The fire risks are cooking and fires in the kitchen at 65%, which could be caused by such things at tea cloths and kitchen roll being too close to the cooker and catching fire, other risks are heating, smoking and general lifestyles.
Simon said… that in the case of a fire shout FIRE and not help. To remain calm and dial 999. To also have an escape plan.
Often fires are started by faulty electrical equipment, and to check items that have been recalled the web site to visit is
Its great to be out and about, such as at the theatre or on holiday but again it is important to check where the fire doors are, and to familiarize yourself with your surroundings.
We were advised to close doors at night and unplug sockets…however this does not include the fridge or freezer!!!!
Simons talked to the group with enthusiasm, and was clear and concise, and members were keen to get home and put all they had learnt into practice.

My Family and other Set backs by Mel Rees

July 25th 2013
Our speaker today was Mel Rees whose subject was ‘My Family and other Set backs’ This was a very loose title for a talk as he spoke for an hour on everyday humorous events and ideas.
The members spent the whole time laughing as he told stories.
He found most people secret snobs, such as, people who don’t admit to living in Brighton (unless they over look the marina) but instead say Hove. So much so that now the place has become the double barrelled name of ‘Hove Actually’ He explained that from birth he has been a disappointment to his mother as she had planned to give birth in Kensington, but as he was overdue she had to go to Lime House, Mile End in Battersea. He has never been forgiven!
He continued that the large fence round his house wasn’t to keep the dog in, but to keep the children who had once left home from coming back.
The anecdotes continued none stop but when he had finished, members were keen to talk to Mel about their experiences and to buy his books and CD which he kindly signed to each individual.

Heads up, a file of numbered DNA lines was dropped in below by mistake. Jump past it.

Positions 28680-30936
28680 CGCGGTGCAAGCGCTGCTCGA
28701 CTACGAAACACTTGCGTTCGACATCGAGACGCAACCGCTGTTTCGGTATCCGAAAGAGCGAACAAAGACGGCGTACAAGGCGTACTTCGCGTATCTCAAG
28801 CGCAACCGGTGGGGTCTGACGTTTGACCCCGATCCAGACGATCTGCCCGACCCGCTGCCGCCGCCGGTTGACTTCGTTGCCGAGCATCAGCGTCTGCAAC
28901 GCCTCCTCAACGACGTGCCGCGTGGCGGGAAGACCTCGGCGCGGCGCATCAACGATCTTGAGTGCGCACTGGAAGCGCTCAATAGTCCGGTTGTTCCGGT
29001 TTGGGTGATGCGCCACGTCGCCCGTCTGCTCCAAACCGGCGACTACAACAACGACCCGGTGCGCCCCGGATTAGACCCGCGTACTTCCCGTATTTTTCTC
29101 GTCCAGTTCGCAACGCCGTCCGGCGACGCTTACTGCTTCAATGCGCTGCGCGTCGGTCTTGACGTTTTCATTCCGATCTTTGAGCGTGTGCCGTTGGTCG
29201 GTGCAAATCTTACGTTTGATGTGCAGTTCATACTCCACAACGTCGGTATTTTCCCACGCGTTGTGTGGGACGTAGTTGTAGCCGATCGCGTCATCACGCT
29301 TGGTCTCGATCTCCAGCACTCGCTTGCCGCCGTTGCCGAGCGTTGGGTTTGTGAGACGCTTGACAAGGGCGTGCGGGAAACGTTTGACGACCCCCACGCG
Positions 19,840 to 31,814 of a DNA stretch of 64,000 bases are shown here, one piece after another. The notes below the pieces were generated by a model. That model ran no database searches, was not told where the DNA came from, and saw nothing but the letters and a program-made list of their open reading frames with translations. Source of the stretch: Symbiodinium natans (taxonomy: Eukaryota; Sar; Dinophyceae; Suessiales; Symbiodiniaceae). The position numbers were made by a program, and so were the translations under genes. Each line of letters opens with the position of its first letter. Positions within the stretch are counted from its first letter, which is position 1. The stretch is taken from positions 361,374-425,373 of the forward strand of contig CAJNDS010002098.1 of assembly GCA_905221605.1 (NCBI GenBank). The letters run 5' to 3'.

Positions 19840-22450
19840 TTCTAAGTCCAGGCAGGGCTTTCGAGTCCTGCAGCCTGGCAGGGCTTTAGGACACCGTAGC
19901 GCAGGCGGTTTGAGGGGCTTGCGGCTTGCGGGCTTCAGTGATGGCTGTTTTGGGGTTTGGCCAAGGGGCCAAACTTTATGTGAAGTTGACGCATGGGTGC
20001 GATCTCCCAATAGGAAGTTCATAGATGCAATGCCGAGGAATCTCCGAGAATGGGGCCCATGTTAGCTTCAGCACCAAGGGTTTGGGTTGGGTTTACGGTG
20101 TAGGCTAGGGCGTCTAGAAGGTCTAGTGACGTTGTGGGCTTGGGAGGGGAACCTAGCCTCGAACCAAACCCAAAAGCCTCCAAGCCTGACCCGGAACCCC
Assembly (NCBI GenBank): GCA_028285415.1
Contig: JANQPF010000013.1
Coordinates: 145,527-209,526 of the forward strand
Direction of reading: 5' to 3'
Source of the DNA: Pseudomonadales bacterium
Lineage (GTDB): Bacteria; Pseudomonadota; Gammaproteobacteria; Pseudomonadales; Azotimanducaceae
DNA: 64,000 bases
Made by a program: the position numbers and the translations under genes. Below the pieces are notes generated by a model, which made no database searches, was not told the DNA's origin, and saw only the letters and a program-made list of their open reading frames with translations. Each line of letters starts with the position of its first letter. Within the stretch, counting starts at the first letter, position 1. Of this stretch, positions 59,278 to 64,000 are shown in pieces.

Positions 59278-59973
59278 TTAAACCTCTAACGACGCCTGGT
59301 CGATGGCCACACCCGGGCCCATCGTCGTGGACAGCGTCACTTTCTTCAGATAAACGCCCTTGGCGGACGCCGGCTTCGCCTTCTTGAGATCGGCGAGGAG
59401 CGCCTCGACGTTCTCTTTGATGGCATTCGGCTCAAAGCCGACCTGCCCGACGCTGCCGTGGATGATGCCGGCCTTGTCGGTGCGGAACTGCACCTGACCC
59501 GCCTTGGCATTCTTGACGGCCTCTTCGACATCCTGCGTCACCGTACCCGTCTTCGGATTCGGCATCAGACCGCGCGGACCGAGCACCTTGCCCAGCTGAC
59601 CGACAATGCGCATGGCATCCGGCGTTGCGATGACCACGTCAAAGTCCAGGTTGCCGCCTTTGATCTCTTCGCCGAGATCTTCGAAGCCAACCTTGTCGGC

Mel can be contacted on 01252 314585, e mail and he can be found on the web @ as this is the pseudonym under which he writes.
As Mel gives a variety of talks I’m sure it wont be long before we welcome him back to cheer us up again.

Being a Magistrate by Mrs Margaret Wood

24th January 2013
Our speaker today was Mrs Margaret Wood, a magistrate from the North Kent Bench of magistrates who gave a presentation to club members on her role of “Being a Magistrate” as part of the Magistrates in the Community aspect of the magistracy. The talk together with a powerpoint presentation and audience participation covered a variety of aspects from the procedure for appointment to some historical facts concerning the magistracy. Margaret also spoke of some amusing cases and work she had encountered during her sittings over the eight years that she has been a magistrate.

Some facts we learnt were there are over 28.000 magistrates in the country, who can be aged between 18 and 70 years old. No qualifications are needed to be a magistrate as training is giving, there is no pay but personal expenses are reimbursed.
There are 3 magistrates on The Bench; the main person is ‘the chair’ and the remaining 2 ‘wingers’
Magistrates deal with criminal, not civil crime, and 95% of cases stay with the Magistrates court. However more serious crimes are sent to the Crown Court as often heavier sentencing is needed which the magistrates cannot give. Magistrates deal with crimes such as driving offences, shop lifting, assault, problems related to football and the railways, cruelty to animals, environment cases, internet scams, and Margaret also stated ‘boring’ cases of dealing with unpaid TV licences!

Margaret informed the group that she can be on the Bench up to 50 times a year and that no two days are ever the same.